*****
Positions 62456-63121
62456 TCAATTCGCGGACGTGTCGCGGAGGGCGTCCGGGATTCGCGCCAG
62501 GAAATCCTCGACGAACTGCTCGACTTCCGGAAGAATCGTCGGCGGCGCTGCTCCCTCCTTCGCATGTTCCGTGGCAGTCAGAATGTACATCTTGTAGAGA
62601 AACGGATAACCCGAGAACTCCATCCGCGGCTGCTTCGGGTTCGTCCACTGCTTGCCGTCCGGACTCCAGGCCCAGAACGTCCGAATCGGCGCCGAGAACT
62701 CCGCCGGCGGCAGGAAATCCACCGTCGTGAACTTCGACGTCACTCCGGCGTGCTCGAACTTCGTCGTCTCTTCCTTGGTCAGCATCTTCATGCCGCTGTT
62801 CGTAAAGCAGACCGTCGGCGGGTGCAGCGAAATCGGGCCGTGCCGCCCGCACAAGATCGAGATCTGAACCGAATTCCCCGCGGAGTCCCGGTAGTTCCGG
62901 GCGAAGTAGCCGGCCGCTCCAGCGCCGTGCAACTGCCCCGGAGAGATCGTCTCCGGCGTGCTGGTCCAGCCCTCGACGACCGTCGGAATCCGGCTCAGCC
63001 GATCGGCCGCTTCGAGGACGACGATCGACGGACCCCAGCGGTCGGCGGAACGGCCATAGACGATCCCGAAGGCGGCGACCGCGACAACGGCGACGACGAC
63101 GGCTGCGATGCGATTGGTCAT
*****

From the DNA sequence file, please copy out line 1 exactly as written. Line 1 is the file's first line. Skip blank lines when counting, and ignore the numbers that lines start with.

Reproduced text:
Positions 62456-63121